Veterinarian with stethoscope holding and examining chicken on ranch background. Hen in vet hands for check up in natural eco farm. Animal care and ecological farming concept

What is the Avian Flu?

Highly Pathogenic Avian Influenza (HPAI) has officially been confirmed in Alaska. Avian influenza viruses are classified as either “low pathogenic (LPAI)” or “highly pathogenic (HPAI)” based on their genetic features and the severity of the disease they cause in poultry. Caused by an influenza type A virus, HPAI can infect poultry (such as chickens, turkeys, pheasants, quail, domestic ducks, geese, and guinea fowl) and wild birds (especially waterfowl). In addition to the disease infecting domestic birds, it is important to know that wild birds can also be infected and show no signs of illness. They can carry the disease to new areas when migrating, potentially exposing domestic poultry to the virus.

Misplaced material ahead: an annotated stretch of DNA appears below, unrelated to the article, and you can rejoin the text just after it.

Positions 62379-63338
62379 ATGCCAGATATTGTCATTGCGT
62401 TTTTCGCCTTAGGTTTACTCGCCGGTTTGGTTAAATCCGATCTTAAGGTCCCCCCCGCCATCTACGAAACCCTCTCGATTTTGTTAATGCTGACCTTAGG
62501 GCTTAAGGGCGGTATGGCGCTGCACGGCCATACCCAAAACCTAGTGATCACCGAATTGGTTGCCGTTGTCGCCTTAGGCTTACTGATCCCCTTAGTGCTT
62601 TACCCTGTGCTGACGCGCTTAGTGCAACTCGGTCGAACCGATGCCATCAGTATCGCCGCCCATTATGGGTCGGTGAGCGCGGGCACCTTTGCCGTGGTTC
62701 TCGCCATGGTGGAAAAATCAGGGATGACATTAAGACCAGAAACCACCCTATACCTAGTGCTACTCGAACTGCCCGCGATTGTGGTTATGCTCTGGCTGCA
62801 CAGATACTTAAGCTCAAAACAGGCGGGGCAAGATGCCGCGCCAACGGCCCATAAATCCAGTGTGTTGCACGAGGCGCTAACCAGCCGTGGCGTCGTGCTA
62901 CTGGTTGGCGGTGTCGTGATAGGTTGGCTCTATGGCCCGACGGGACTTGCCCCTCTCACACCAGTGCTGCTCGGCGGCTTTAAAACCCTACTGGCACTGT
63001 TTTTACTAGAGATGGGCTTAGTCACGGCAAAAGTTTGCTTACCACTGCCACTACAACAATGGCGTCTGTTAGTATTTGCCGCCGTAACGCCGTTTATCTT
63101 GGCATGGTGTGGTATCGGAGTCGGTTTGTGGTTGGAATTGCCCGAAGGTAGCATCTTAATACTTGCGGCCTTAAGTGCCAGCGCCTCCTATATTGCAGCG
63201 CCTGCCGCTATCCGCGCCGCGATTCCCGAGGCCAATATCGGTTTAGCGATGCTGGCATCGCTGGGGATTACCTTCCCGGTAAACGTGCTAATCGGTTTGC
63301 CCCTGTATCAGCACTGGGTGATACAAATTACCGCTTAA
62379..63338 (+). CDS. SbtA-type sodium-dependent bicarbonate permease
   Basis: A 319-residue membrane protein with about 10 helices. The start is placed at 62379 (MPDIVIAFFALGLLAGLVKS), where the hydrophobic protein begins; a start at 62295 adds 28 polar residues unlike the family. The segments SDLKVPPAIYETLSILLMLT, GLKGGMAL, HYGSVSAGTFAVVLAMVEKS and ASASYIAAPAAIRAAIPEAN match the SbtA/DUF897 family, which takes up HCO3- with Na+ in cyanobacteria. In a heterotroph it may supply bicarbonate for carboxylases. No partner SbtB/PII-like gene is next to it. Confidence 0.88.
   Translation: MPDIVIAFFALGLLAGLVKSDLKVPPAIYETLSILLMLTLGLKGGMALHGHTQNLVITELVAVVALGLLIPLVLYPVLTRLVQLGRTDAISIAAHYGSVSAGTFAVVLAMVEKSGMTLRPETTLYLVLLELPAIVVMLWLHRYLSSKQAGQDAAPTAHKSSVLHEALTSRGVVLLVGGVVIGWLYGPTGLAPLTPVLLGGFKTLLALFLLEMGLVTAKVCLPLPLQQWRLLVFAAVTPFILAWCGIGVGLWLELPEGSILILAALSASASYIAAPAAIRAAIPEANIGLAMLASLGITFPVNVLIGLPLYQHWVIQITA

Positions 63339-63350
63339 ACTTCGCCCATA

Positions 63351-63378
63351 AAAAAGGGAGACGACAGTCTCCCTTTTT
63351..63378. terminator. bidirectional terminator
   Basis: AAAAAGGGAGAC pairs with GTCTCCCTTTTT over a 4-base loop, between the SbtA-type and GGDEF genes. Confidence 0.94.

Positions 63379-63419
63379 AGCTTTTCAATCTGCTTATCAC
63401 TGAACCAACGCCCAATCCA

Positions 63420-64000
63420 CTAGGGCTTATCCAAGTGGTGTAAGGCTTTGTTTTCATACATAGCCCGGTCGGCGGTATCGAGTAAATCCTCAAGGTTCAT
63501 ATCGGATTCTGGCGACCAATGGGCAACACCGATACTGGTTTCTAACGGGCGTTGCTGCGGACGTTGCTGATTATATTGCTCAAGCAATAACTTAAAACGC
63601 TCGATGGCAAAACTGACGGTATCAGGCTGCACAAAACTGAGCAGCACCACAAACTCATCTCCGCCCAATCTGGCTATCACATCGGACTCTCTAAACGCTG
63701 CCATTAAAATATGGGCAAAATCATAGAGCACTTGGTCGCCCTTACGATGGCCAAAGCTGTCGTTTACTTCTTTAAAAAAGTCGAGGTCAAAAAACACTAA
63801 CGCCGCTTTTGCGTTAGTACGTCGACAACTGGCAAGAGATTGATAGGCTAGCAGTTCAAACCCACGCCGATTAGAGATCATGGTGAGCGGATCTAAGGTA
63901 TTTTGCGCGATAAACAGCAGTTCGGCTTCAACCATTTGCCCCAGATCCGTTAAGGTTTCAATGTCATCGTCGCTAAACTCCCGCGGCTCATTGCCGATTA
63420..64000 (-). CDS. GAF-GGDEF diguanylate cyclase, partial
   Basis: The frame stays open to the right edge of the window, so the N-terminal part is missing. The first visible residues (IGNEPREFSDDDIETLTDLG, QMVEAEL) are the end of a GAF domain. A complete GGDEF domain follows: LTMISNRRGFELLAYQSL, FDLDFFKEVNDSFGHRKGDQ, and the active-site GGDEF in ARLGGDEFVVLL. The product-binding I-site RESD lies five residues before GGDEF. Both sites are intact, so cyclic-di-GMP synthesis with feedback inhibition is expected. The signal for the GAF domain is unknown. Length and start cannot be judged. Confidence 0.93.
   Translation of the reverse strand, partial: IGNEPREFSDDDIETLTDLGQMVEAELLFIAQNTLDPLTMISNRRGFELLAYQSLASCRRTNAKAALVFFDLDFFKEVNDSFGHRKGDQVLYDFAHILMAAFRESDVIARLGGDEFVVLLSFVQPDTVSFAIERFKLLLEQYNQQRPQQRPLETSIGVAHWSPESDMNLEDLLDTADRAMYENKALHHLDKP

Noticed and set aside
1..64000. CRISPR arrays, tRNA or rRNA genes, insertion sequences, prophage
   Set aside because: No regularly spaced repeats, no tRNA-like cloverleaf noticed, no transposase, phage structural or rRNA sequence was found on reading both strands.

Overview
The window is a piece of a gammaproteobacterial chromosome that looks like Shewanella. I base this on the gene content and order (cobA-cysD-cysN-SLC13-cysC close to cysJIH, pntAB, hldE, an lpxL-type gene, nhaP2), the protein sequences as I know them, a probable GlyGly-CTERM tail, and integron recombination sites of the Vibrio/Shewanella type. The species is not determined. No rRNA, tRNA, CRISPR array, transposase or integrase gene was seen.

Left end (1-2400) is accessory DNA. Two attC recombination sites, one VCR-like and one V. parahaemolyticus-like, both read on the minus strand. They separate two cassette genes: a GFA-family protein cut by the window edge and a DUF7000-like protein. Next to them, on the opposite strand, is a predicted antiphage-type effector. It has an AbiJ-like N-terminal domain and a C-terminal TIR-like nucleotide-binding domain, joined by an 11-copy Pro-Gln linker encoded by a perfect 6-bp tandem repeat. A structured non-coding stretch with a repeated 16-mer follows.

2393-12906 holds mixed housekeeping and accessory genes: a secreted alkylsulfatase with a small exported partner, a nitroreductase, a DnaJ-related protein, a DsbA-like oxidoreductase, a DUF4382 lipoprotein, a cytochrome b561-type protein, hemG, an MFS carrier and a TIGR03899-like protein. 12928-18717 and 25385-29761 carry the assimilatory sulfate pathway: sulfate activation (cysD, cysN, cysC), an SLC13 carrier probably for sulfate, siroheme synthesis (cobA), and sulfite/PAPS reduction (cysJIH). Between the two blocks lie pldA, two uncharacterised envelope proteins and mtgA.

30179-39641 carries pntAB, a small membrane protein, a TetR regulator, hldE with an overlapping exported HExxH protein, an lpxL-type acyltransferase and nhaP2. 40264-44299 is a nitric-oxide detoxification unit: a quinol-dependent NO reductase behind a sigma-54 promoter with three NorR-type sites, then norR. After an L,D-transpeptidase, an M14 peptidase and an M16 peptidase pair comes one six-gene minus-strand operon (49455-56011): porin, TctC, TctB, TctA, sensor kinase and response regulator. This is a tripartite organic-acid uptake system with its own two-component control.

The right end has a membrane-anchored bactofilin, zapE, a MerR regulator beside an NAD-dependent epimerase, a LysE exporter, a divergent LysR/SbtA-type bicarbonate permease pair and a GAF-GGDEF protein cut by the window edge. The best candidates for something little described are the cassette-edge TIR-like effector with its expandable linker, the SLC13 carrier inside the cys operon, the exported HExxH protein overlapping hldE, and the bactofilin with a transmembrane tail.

The clinical signs of birds affected with all forms of Avian Influenza may show one or more of the following:

  • Sudden death without clinical signs
  • Decreased water consumption up to 72 hours before other clinical signs
  • Lack of energy and appetite
  • Decreased egg production
  • Soft–shelled or misshapen eggs
  • Swelling of the head, eyelids, comb, wattles, and hocks
  • Purple discoloration of the wattles, combs, and legs
  • Nasal discharge
  • Coughing, sneezing
  • Lack of coordination
  • Diarrhea

Sick or deceased domestic birds should be reported to your local veterinarian. If you do not raise domestic birds or have a poultry operation but you encounter sick or dead wild birds, please use bio-safety measures, and report your findings through USDA’s toll-free number at 1-866-536-7593.

Source: USDA Farm Service Agency